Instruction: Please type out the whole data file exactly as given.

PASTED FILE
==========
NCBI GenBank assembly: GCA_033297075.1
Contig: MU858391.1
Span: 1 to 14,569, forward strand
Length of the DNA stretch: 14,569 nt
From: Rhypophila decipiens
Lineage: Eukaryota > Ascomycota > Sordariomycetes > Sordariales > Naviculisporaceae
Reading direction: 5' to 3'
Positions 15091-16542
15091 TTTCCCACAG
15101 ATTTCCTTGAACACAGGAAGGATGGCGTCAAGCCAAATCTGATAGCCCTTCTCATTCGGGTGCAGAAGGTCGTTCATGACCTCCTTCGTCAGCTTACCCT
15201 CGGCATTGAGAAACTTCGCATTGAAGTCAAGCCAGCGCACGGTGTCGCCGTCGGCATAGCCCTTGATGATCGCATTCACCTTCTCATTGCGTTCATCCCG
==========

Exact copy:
NCBI GenBank assembly: GCA_033297075.1
Contig: MU858391.1
Span: 1 to 14,569, forward strand
Length of the DNA stretch: 14,569 nt
From: Rhypophila decipiens
Lineage: Eukaryota > Ascomycota > Sordariomycetes > Sordariales > Naviculisporaceae
Reading direction: 5' to 3'
Positions 15091-16542
15091 TTTCCCACAG
15101 ATTTCCTTGAACACAGGAAGGATGGCGTCAAGCCAAATCTGATAGCCCTTCTCATTCGGGTGCAGAAGGTCGTTCATGACCTCCTTCGTCAGCTTACCCT
15201 CGGCATTGAGAAACTTCGCATTGAAGTCAAGCCAGCGCACGGTGTCGCCGTCGGCATAGCCCTTGATGATCGCATTCACCTTCTCATTGCGTTCATCCCG